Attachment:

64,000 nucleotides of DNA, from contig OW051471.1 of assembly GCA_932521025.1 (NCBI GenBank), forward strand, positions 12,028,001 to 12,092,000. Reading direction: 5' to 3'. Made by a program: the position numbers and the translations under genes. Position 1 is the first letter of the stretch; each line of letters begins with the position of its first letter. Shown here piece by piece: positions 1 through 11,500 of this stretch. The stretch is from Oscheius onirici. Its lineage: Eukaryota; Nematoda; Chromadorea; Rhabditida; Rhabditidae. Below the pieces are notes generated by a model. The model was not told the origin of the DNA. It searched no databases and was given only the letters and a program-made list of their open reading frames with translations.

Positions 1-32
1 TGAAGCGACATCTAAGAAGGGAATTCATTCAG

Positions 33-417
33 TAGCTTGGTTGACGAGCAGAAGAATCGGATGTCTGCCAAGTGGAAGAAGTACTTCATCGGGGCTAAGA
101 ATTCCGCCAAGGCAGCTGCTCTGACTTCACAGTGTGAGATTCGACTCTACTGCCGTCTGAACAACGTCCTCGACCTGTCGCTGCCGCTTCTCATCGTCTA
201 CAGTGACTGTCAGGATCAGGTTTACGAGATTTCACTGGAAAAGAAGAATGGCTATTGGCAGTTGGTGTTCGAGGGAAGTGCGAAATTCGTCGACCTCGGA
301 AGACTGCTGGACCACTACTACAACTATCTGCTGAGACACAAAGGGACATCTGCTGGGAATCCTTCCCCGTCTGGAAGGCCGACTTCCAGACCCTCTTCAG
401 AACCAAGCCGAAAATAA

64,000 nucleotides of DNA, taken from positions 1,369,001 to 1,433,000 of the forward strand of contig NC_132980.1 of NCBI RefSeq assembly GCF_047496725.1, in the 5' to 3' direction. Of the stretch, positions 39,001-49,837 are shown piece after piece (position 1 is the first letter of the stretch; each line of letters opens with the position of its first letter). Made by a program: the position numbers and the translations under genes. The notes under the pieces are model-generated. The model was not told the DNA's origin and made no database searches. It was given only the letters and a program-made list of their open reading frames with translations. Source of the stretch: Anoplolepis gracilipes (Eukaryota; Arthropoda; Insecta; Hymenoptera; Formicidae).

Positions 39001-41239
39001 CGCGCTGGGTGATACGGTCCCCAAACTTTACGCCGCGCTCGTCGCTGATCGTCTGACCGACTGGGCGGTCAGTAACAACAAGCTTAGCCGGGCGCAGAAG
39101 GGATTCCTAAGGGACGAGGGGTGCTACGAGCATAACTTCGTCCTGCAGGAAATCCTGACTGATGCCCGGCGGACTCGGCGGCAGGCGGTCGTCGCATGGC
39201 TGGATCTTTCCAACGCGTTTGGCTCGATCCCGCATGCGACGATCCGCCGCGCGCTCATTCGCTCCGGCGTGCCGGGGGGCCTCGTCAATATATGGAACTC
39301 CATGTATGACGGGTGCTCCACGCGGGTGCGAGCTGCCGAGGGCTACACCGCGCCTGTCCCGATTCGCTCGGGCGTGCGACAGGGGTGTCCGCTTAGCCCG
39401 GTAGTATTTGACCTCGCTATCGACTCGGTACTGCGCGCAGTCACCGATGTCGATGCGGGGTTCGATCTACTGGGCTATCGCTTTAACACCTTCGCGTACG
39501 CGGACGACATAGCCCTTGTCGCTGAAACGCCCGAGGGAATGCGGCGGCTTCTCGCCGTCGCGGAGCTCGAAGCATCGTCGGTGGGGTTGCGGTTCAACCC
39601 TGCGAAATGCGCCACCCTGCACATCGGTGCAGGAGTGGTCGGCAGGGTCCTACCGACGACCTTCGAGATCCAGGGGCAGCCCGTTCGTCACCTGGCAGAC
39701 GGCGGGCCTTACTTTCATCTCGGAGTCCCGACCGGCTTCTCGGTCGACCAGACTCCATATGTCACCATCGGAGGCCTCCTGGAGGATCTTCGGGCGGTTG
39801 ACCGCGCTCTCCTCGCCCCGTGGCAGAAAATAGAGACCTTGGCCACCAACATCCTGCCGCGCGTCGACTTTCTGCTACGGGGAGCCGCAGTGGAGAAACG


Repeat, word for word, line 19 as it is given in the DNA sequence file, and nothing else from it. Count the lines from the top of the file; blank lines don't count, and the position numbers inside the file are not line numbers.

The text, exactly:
39701 GGCGGGCCTTACTTTCATCTCGGAGTCCCGACCGGCTTCTCGGTCGACCAGACTCCATATGTCACCATCGGAGGCCTCCTGGAGGATCTTCGGGCGGTTG